• Foles had not been thrown a pass since his first season quarterbacking the Arizona Wildcats in 2009. He caught it … for a loss of nine yards.
This is what it takes to stun the Patriots: a play they’d never seen run by the Eagles, with a passer who’d never thrown an NFL pass, and a receiver who’d never been thrown an NFL pass.
Run in the Super Bowl, in a three-point game, against the best team of the generation. Burton’s glad he didn’t have much time to think about it.
“It was fourth down,” I said to him. “It was fourth down in the Super Bowl!”
“Doug’s got some guts, doesn’t he?” Burton said.
Eagles 15, Patriots 12. Third-and-goal from the Pats’ one, with 41 seconds left.
“I made up my mind we were going for it on fourth down if we didn’t make it on third,” Pederson said.
Incomplete. Fourth-and-goal now.
“We had a couple of options at that point, but then my eyes just kind of hit that play,” Pederson said. “I was thinking, ‘We keep talking about that play, and calling it in the second half of the game … but are we going to be in a situation like this, to put us up by two scores? There are certain plays that you spend time doing them, repping them, and you have no doubt they are going to work. Without a shadow of a doubt you know. I knew.”
Pederson called into his headset to Foles: “Target left bunch, Philly special.”
This is about to be a touchdown,guard Stefan Wisniewski thought when he heard the call.
“The end was a little wider than I thought,” Foles said. “So I really had to sell it like I’m not doing anything. It worked.”
You can cue up the Bears’ play at Minnesota from 25 months ago. It is a precise carbon copy, all the way down to Burton taking the pitch, throwing from his 11 and Foles catching it two yards deep. No one there. Touchdown.
“That play is Doug epitomized,” Reich said. “That play is our team, our season.”
So the Eagles took a 22-12 lead at the half. New England assumed a brief second-half lead, but from the half, it was like the Patriots were always playing uphill. New England is good at it, but the Eagles keep counter-punching.
One more note about this: After the play, Twitter was filled with people saying the Eagles were short one man on the line of scrimmage at the snap of the ball. The NFL requires seven offensive players to be on the line of scrimmage before the ball is snapped. And it does appear that six Eagles were within a yard of the line, which is permissible, and the seventh, wide receiver Alshon Jeffery, to the top of the formation, was two yards off the line. In theory, the officials could have called an illegal formation with only six men on the line.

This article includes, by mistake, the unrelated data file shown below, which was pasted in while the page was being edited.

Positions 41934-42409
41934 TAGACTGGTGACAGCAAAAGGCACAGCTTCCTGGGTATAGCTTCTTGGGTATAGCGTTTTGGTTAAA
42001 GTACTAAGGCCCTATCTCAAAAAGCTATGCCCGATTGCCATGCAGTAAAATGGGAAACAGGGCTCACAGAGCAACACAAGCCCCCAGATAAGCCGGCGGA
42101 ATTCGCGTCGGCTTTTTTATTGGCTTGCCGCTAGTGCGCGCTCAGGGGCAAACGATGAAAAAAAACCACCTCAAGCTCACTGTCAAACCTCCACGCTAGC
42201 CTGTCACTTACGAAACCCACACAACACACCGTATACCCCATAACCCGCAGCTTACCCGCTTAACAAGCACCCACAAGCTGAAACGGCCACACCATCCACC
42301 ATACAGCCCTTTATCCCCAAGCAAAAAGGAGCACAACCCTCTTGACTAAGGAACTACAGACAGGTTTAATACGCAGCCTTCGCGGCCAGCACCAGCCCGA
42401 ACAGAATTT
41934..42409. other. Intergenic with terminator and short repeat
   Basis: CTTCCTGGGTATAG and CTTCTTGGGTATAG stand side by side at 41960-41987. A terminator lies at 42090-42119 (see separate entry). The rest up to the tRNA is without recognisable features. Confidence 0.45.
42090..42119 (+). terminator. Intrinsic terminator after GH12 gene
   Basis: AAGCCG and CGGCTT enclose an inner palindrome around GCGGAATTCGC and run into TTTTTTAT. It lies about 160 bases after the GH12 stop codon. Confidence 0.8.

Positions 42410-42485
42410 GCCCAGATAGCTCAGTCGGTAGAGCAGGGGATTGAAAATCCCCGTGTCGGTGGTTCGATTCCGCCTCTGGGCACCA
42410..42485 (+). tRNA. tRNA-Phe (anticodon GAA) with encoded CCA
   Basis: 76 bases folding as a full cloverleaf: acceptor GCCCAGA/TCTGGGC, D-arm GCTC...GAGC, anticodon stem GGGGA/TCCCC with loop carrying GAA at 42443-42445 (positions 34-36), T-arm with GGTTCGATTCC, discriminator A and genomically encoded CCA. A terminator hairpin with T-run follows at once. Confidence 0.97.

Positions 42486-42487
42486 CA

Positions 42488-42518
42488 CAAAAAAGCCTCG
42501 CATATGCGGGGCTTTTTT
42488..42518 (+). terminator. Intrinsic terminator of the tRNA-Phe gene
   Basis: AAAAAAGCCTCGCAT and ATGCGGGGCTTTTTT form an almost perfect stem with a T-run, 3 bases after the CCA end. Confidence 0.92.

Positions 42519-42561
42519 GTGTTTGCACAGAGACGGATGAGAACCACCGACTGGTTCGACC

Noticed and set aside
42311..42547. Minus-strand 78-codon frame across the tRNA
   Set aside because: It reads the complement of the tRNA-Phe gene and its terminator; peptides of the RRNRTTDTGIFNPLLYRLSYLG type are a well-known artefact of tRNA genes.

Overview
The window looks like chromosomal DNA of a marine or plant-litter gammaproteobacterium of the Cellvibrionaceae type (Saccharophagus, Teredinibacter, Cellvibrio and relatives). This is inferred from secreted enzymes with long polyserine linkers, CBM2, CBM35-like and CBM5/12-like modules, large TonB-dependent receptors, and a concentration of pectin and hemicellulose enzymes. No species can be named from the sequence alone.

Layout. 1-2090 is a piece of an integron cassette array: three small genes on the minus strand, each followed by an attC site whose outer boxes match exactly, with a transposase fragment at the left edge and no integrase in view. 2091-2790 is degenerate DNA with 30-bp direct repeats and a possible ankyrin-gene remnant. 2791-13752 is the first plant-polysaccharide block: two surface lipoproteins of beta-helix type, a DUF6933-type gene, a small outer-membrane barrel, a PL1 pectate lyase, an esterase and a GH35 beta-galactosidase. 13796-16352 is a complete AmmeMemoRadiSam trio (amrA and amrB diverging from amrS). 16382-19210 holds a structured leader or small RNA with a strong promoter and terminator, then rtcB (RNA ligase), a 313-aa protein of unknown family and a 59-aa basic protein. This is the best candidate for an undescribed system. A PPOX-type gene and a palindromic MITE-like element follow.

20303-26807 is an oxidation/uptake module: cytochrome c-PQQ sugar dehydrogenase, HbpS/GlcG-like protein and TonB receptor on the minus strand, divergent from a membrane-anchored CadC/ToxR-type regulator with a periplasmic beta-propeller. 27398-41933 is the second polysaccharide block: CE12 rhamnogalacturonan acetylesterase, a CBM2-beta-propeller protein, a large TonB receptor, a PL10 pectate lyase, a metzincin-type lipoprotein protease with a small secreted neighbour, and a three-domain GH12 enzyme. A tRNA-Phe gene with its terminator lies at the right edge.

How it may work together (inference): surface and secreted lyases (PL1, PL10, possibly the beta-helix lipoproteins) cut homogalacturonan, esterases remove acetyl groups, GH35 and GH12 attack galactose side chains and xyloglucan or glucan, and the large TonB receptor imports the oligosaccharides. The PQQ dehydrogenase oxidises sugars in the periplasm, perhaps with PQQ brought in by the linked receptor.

Except Jeffery claimed he got the okay from the official on the right sideline. The way formation rules work, players can look over at a side judge or other official nearby to see if he’s in the permissible spot.
“I’m on the ball,” Jeffery said. “I pointed. What are you talking about? Man, you know I checked with the ref!”
No call. Eagles win … eventually.
The Eagles were as euphoric a team in the locker room as I recall after a Super Bowl. Pure happiness. Not a bit of guile. Reich said it, Pederson said it, a couple of players said it: This was a great football game, with two excellent teams (well, excellent offenses anyway) playing at their peak, without being cowed by the stage. And playing without being chippy.
So the Super Bowl champs fly Eagles fly to (what’s left of) Philly today to be received like Neil Armstrong and Buzz Aldrin and Michael Collins down the Canyon of Heroes in lower Manhattan after the Apollo 11 moon landing. Oh, it’s going to be crazy when that parade goes up Broad Street, likely on Wednesday.
“I don’t know who we’d compare to,” said defensive end Chris Long, who, after winning the Super Bowl with New England last year, migrated four hours down I-95 to play for the Eagles. “Maybe the Giants, when they made all those key plays to beat the Patriots a few years ago. We had so many guys go down, and it’s like nobody around here cared.”
The backup thing really is crazy. Backup quarterback as coach, as coordinator, as quarterback. Foles had a 115.7 rating in this postseason, completing 73 percent of his passes. Just crazy. It’s clear Foles has complete confidence in what’s drawn up during the week by Reich (with help from the Press Taylors all over his coaching staff) and called by Pederson on Sunday.
It’s what’s wonderful about football. No one saw this coming when Carson Wentz went down in mid-December with his torn ACL. Whoever says they did is a liar. But that’s football. Pederson preaches treating his foes as “faceless opponents,” and you can be sure he didn’t go all gee-whiz about Belichick and Brady in the run-up to this game. Learn the man across from you. Learn everything. Forget the noise. His preaching worked. The backups are on top of the mountain today.
“That sounds pretty sweet,” Reich said in a quiet moment an hour after the game, thinking about the backups beating the legends. “Especially against those two. Those guys are legends. They are literally living legends. If you want to be champions, there can’t be any better way of doing it than beating Coach Belichick and Tom Brady, and doing it the way we did it.”
I told Pederson he was the Brett Favre of coaches now. He’ll wing it, and he’ll take his chances, and he won’t be safe. He’ll lose some games he probably should have won, but that’s okay. He’ll be bold, and his players will love him. And man, with the Wentz-Foles depth chart going forward, this could be the start of a great run in a place with a big-league inferiority complex.
“Hey,” Pederson said, shrugging his shoulders, “you just gotta keep throwing the ball. Keep slinging the mud.”
The next big thing, folks, is going to be pretty fun to watch.